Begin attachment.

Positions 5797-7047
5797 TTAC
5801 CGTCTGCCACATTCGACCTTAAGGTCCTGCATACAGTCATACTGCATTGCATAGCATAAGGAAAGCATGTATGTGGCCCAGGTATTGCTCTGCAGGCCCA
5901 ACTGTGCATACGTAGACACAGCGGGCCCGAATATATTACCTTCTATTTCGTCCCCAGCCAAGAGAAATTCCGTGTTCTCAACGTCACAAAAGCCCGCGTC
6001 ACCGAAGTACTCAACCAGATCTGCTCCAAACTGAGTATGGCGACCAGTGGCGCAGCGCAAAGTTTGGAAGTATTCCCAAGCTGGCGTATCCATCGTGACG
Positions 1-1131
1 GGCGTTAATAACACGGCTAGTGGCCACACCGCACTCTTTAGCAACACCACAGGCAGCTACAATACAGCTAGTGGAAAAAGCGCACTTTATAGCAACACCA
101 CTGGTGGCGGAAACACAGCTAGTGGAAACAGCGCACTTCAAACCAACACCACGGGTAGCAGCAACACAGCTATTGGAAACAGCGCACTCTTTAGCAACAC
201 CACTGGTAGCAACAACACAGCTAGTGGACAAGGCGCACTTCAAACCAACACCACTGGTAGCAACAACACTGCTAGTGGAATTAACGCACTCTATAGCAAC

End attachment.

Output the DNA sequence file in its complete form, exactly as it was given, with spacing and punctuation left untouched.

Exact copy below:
Positions 5797-7047
5797 TTAC
5801 CGTCTGCCACATTCGACCTTAAGGTCCTGCATACAGTCATACTGCATTGCATAGCATAAGGAAAGCATGTATGTGGCCCAGGTATTGCTCTGCAGGCCCA
5901 ACTGTGCATACGTAGACACAGCGGGCCCGAATATATTACCTTCTATTTCGTCCCCAGCCAAGAGAAATTCCGTGTTCTCAACGTCACAAAAGCCCGCGTC
6001 ACCGAAGTACTCAACCAGATCTGCTCCAAACTGAGTATGGCGACCAGTGGCGCAGCGCAAAGTTTGGAAGTATTCCCAAGCTGGCGTATCCATCGTGACG
Positions 1-1131
1 GGCGTTAATAACACGGCTAGTGGCCACACCGCACTCTTTAGCAACACCACAGGCAGCTACAATACAGCTAGTGGAAAAAGCGCACTTTATAGCAACACCA
101 CTGGTGGCGGAAACACAGCTAGTGGAAACAGCGCACTTCAAACCAACACCACGGGTAGCAGCAACACAGCTATTGGAAACAGCGCACTCTTTAGCAACAC
201 CACTGGTAGCAACAACACAGCTAGTGGACAAGGCGCACTTCAAACCAACACCACTGGTAGCAACAACACTGCTAGTGGAATTAACGCACTCTATAGCAAC